The canals of this city are very convenient, but many of them most offensively impure, the uniform greenness of which is chequered only by dead cats, dogs, offal, and vegetable substances of every kind, which are left to putrefy at the top, until the canal scavengers, who are employed to clean the canals, remove them: the barges which are used on these occasions, and the persons employed in them, present a very disgusting appearance; the mud which is raised by them, forms most excellent manure, and the sum it fetches in Brabant, is calculated to be equal to the expenses of the voyage. Some of the most eminent Dutch physicians maintain that the effluvia arising from the floating animal and vegetable matter of these canals, is not injurious, and in proof, during a contagious fever which ravaged this city, it was observed, that the inhabitants who resided nearest to the foulest canals, were not infected, whilst those who lived near purer water, only in few instances escaped; but this by no means confirms the assertion, because those inhabitants who lived adjoining to foul canals, were enured to contagion from its habitual application, for the same reason that medical men and nurses generally escape infection, from being so constantly exposed to it. The fair criterion would be to ascertain whether, when the city is healthy, such quarters of it continue more so. The effluvia arising from putrid animal matter, by the medical people of this country, and of almost every other, is considered far from being innoxious, but infinitely less injurious than that evolved by the decomposition of vegetables: at the same time there are many offensive smells that are far from being unwholesome, for instance, that of the bilge-water of a ship, and others might be enumerated. The water of these canals is in general about eight or nine feet deep, and the mud at the bottom about six more. Except in very foggy nights, few deaths by drowning,. considering the amount of the population, occur in these canals, and fewer would still happen, if they were guarded against by a railing, which is rarely erected in any part of the city. At night, as the city is well lighted, a passenger, unless he is blind, or very much inebriated, a disgraceful condition, which as I have before Z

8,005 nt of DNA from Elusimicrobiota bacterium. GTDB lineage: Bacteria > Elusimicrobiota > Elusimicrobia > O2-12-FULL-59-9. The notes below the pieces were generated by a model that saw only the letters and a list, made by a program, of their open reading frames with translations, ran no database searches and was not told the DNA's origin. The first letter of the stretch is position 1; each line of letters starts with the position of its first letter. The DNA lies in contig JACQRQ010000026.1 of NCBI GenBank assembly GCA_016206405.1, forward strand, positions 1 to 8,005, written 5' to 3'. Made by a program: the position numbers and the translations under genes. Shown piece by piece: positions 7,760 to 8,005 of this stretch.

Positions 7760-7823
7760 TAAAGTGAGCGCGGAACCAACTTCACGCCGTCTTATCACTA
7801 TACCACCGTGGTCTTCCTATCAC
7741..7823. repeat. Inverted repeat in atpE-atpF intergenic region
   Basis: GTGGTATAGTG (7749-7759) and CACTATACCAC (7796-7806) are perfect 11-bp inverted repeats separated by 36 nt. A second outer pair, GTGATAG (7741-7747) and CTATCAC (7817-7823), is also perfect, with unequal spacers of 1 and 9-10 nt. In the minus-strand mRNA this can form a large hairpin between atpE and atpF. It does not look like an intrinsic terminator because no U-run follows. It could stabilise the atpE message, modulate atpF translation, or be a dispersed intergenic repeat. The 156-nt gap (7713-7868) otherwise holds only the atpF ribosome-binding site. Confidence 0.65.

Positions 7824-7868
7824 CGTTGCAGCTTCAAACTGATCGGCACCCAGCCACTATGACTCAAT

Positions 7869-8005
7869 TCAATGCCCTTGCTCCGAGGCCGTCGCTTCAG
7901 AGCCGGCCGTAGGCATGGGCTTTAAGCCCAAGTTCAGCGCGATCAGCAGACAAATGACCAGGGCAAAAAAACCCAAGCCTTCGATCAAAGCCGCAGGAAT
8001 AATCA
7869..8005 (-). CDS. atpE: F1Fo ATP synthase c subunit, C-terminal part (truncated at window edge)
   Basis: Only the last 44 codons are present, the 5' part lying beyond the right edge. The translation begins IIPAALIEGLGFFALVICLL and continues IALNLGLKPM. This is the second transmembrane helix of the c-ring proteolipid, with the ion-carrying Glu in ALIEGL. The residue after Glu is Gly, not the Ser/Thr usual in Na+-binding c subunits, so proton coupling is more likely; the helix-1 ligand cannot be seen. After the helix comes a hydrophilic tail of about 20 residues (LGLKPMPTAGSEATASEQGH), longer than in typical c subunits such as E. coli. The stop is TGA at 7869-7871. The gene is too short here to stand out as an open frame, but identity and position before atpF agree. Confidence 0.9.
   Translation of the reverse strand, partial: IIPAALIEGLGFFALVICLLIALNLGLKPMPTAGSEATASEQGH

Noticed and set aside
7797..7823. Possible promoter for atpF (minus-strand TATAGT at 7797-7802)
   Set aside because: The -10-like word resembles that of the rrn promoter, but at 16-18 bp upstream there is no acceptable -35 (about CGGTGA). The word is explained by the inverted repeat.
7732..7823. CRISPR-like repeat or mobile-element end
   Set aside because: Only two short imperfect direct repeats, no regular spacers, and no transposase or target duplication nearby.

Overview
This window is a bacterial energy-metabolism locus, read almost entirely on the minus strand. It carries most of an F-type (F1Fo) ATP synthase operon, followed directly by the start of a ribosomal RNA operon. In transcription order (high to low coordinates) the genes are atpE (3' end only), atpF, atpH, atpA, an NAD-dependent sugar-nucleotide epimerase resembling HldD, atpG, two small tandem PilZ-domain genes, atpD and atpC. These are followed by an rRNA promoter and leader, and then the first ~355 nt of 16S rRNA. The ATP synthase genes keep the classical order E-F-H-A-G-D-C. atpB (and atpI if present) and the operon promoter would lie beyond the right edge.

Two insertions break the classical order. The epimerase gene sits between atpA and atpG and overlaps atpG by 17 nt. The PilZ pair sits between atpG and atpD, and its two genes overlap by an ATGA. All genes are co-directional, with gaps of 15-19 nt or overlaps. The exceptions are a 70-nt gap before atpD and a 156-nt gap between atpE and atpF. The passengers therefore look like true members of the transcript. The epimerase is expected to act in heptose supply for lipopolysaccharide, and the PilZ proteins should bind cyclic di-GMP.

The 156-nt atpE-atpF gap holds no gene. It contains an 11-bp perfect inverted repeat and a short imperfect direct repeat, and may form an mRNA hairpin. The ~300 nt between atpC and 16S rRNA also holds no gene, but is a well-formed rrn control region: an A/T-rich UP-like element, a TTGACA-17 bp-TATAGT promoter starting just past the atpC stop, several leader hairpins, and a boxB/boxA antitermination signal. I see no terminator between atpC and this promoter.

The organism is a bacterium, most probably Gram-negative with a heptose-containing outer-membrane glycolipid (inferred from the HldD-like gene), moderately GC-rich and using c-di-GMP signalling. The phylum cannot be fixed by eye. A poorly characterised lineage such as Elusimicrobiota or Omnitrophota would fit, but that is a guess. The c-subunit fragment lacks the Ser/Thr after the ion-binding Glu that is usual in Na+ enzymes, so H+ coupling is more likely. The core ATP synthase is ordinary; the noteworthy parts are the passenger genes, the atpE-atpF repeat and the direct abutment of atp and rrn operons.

observed is not often displayed in Holland, is not very likely to experience a watery death.
However, to guard as much as possible against the gloomy consequence of these casualties, the keepers of all inns and taverns, and all apothecaries in Amsterdam, and in every other city in Holland, are compelled under a heavy penalty to keep a printed paper containing the most approved method of resuscitating the suspended animation of drowned persons, in a conspicuous part of their houses. The government is also very liberal in distributing rewards to those who, at their personal peril, rescue a fellow creature from destruction. Upon such occasions, gold, silver, or medals are bestowed, according to the risk and rank of the preserver. The first society for the restoring of drowned persons was formed in this city in 1767, and the utmost encouragement was every where given throughout the united provinces, by the magistrates in particular, and afterwards by the states-general, and the success of it has been equal to its humanity. To the Dutch nation the English are indebted for these admirable institutions, by which so many of our countrymen have at various times been snatched from the gripe of death, and restored as it were to a new existence, and to their agonized families. It is a curious circumstance to remark, that the visible disarrangement which the human frame experiences, from being a considerable time in water, is very little, so little that many are the instances where the sufferer has, in the first instance, displayed all the indicia of death, and has within a few hours been enabled to thank his deliverer in person. The body, during this temporary suspension of animation, resembles a clock, upon its pendulum being accidently stopped, its works are not mutilated nor shaken out of their proper places, but are competent to renew their functions the moment the former is touched by some friendly hand.